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Business Ethics

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Business Ethics
Business ethics : Expectations and disappointments

In early December I attended the Inaugural Australasian Business Ethics Network (ABEN) conference in New-Zealand: Business Ethics – Expectations and Disappointments. Still an emerging network, ABEN was set up late last year by a group representing academic institutions from around Australia and New Zealand. The purpose of the Network is to provide support for business ethics education and research in the Australasian region.
Business ethics; too often still an oxymoron
It is still too often the case that people refer to business ethics as an oxymoron, with ethical values considered an individual matter. People tend to think of ethics as something that cannot be applied, something existing in a realm of great complexity and therefore a waste of time and money – after all, didn’t Milton Friedman say: “The social responsibility of business is to increase its profit”?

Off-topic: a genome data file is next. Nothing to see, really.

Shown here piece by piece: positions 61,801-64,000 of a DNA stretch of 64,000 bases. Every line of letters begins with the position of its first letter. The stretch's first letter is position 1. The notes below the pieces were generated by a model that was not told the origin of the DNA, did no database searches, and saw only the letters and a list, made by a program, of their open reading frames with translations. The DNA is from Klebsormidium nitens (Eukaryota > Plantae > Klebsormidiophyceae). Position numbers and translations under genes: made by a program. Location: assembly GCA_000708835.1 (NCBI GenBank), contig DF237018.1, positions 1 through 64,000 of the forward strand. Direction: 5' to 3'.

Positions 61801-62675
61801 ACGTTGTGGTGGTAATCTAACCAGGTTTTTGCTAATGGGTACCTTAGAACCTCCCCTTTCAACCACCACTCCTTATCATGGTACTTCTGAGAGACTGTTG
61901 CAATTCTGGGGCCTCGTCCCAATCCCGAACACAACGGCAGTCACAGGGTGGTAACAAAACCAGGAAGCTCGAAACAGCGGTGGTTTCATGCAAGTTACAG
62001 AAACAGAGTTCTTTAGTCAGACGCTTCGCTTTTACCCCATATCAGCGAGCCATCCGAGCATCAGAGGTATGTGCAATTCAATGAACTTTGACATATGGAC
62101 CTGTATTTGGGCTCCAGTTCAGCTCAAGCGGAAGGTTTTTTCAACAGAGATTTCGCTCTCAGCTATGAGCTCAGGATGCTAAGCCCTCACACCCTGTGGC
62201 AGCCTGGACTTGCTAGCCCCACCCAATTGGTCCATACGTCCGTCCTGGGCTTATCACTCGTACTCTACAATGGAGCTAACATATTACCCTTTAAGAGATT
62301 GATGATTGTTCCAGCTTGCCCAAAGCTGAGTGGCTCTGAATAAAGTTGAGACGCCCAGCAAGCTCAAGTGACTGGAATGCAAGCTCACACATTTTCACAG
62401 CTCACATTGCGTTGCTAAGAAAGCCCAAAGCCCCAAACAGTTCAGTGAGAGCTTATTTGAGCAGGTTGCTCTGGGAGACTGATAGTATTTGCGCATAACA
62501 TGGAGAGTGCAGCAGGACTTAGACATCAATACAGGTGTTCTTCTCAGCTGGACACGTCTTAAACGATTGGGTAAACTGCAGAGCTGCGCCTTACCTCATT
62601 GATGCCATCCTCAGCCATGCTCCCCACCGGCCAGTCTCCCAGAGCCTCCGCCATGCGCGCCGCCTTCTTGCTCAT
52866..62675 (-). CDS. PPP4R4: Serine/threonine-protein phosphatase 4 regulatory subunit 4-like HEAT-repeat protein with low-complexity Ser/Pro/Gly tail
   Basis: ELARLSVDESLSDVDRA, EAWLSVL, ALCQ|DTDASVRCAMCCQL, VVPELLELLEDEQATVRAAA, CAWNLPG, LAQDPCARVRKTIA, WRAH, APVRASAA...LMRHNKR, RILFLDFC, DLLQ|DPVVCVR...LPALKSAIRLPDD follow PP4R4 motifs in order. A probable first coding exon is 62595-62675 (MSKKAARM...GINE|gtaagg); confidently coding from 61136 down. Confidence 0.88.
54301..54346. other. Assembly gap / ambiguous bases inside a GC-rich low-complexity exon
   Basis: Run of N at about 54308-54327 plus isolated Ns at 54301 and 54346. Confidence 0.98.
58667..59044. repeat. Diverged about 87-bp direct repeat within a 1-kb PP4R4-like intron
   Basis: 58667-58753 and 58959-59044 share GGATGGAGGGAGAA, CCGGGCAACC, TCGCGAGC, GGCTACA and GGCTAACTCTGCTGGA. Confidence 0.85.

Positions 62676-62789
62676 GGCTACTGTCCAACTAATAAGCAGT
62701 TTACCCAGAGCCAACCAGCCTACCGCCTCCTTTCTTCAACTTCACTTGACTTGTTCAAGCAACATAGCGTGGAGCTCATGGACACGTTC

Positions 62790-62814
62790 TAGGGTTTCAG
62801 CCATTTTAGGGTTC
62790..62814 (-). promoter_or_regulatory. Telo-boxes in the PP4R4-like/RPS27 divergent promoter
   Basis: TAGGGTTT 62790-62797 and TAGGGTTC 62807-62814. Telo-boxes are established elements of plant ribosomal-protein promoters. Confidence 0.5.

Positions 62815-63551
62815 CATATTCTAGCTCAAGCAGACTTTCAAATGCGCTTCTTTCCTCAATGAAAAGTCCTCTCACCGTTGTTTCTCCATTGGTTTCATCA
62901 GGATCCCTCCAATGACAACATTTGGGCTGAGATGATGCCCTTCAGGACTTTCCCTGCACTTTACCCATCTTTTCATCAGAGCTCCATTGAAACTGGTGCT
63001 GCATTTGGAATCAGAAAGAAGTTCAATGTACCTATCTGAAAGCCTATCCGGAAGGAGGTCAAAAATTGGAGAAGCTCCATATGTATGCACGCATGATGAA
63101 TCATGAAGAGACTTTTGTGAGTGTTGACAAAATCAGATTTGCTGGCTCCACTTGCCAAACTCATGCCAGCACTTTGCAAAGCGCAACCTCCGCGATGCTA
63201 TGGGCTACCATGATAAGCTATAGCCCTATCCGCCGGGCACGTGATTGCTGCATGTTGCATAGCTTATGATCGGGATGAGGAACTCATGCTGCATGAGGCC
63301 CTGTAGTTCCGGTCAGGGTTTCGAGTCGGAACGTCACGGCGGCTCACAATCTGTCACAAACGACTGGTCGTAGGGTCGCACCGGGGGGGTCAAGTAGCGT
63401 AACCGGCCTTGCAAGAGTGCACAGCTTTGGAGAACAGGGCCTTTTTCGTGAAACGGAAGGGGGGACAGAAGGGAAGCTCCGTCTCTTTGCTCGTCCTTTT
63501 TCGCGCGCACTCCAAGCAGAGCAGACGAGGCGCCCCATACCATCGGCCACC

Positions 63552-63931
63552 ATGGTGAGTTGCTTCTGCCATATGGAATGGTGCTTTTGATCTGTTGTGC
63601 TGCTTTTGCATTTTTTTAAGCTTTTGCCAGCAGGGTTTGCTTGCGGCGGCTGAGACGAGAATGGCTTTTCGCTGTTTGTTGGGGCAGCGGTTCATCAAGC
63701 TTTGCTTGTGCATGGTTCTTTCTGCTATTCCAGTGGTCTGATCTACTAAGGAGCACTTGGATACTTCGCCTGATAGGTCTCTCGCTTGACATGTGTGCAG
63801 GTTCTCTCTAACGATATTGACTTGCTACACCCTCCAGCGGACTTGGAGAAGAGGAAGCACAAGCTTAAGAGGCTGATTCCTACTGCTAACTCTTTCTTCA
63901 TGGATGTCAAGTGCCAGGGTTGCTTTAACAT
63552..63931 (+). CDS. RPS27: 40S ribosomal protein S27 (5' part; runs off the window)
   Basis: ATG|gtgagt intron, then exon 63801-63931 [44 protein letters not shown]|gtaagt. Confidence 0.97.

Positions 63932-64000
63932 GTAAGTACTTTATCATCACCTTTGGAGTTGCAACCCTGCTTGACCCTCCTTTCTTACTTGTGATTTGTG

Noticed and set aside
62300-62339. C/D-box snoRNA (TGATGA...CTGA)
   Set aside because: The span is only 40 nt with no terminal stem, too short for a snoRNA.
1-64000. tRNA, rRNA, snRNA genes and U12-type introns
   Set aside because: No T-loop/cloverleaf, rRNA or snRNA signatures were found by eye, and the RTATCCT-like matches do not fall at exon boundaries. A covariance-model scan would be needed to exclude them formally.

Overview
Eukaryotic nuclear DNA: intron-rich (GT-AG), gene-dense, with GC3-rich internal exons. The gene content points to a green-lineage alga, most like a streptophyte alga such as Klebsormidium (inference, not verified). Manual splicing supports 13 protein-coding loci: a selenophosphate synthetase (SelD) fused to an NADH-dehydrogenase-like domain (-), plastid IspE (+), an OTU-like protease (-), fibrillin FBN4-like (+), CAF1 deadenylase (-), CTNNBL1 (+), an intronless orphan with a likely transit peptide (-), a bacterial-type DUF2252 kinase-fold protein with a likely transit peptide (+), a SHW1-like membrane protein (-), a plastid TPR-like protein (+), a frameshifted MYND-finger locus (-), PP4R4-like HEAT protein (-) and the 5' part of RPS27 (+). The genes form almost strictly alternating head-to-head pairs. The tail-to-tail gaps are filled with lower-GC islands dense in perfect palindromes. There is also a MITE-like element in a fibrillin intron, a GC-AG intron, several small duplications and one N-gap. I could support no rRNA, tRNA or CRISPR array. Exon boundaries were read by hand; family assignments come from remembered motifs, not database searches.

For some of us, such a statement makes our hair stand on end.
Decades and dozens of corporate ethical failures later, when business ethicists and critical management theorists might have hoped for a rethinking and challenging of traditional business theories, Friedman’s shareholder theory is still core to business education. And more often than not it is dissociated from alternative ethical values, if not just ignored.
The ABEN conference set a platform for change – a place for open debate, bringing both long- standing and new dilemmas to the forefront.
It was an inspiration to see students, early-career researchers and experienced academics alike, in search of critical thinking and alternative business theories. I was energised by their rallying for change and they are actively seeking reconciliation between two worlds, two traditions, and theories too often thought of as mutually exclusive.
We discussed education, but also ethics and politics, ethics and spirituality, and challenging business theories. The conference was catered with Fair

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